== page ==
Iraqi Christians have faced assassinations, ransom kidnappings, expulsions and illegal occupation of properties throughout the country. Since 2003, Islamic extremists have been blowing up churches, kidnapping clerics, looting shops and attacking Christian, Yazidi and Shabak homes
Many refugees are living “on the very edge” of survival, facing unemployment, a lack of educational facilities, camp overcrowding and shortages of electricity and water.
However, the refugees’ have “such a high morale” that it is rarely found anywhere else.
Again and again, we heard that their faith was all they had left but that it was vital as they sought to resurface from the brutalities that have overtaken them with ‘heads bloodied but unbowed.’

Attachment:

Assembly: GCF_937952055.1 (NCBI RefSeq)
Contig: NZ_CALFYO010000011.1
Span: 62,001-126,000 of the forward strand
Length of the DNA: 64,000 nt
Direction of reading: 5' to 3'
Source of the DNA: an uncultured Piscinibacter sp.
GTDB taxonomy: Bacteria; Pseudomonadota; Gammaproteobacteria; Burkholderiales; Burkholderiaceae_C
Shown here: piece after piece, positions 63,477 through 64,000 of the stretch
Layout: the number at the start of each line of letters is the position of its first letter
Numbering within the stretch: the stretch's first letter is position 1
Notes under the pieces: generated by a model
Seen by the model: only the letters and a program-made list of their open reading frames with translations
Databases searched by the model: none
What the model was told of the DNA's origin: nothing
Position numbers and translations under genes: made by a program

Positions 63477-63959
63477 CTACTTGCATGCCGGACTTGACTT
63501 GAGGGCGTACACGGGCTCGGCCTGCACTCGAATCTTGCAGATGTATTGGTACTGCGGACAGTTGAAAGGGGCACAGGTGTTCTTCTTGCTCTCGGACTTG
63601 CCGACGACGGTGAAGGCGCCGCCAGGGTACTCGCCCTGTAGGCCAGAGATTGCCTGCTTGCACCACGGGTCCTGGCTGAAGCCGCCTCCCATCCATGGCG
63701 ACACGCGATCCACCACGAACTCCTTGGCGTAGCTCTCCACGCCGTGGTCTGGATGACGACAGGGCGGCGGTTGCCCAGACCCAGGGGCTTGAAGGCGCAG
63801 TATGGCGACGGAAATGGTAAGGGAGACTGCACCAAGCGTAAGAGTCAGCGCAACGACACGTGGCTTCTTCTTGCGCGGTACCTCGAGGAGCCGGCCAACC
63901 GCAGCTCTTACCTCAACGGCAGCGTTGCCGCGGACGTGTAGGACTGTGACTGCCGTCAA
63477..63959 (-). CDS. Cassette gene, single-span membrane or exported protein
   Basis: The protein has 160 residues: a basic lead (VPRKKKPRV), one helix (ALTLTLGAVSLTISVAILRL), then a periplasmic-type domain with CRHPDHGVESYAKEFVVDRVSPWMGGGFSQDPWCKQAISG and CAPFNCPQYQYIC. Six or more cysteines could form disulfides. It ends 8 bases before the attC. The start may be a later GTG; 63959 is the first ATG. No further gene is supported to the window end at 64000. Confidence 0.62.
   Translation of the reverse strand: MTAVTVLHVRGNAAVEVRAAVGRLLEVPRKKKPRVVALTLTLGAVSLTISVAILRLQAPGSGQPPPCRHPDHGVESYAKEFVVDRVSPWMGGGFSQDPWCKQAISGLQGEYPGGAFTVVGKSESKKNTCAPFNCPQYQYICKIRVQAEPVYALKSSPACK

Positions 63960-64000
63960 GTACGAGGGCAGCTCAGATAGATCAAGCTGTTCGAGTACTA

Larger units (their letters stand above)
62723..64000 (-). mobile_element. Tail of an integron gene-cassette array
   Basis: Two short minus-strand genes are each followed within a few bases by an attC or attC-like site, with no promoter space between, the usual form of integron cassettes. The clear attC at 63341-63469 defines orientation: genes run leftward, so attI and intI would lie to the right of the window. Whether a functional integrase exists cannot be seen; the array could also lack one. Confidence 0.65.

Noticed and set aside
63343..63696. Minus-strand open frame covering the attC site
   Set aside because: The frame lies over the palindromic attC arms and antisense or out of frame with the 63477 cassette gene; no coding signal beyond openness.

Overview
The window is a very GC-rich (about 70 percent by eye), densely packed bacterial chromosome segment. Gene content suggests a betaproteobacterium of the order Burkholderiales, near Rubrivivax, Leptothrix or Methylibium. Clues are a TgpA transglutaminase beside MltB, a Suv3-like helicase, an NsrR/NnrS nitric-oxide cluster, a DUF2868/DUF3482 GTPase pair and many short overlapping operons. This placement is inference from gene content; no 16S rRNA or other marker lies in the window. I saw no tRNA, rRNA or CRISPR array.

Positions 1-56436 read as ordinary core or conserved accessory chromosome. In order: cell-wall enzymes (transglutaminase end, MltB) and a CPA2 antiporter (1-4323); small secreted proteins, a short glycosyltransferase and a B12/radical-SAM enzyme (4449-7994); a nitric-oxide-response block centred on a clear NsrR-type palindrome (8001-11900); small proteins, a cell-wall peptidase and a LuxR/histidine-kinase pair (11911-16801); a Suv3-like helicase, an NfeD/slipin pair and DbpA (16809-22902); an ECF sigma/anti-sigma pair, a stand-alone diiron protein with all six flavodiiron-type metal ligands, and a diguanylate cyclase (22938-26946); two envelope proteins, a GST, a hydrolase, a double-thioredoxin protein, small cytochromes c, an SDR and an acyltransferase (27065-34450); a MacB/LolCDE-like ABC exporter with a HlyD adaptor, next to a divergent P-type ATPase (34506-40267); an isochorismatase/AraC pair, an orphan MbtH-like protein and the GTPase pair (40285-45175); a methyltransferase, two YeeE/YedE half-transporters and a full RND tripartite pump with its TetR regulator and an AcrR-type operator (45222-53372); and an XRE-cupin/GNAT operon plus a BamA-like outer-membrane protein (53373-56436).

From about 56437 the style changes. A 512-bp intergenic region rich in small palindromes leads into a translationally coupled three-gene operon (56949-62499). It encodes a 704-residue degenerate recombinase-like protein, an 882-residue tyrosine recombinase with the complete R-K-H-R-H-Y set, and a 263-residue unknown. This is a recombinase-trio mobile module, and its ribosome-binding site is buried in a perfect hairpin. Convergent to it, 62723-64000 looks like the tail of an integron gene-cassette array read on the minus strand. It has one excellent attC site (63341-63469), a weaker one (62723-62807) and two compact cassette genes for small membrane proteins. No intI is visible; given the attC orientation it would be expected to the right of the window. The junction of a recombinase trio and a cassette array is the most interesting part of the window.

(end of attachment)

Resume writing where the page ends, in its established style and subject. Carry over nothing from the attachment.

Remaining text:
Some of the refugees wished to stay in northern Iraq, where the Kurdistan Regional Government retains control. The Kurdish leadership has consistently stated that its government was not “Islamic” and everyone could practice their own faith.
The churches seemed to have worked together very well. In Iraq, the Christian community breaks down into Chaldean, Syrian Catholic, and Syrian Orthodox and Assyrian churches.
The camps, run by the churches, are well organized and clean. “There are clear rules about what is socially unacceptable and the pastors of the different churches seem to have important roles in organizing and directing the life of the camps. Every camp has facilities for worship, education and medical care, showing clearly Christianity’s abiding concern for these areas of human life and of society.
The unity of the Iraqi Christian community in this time of severe persecution is exemplary.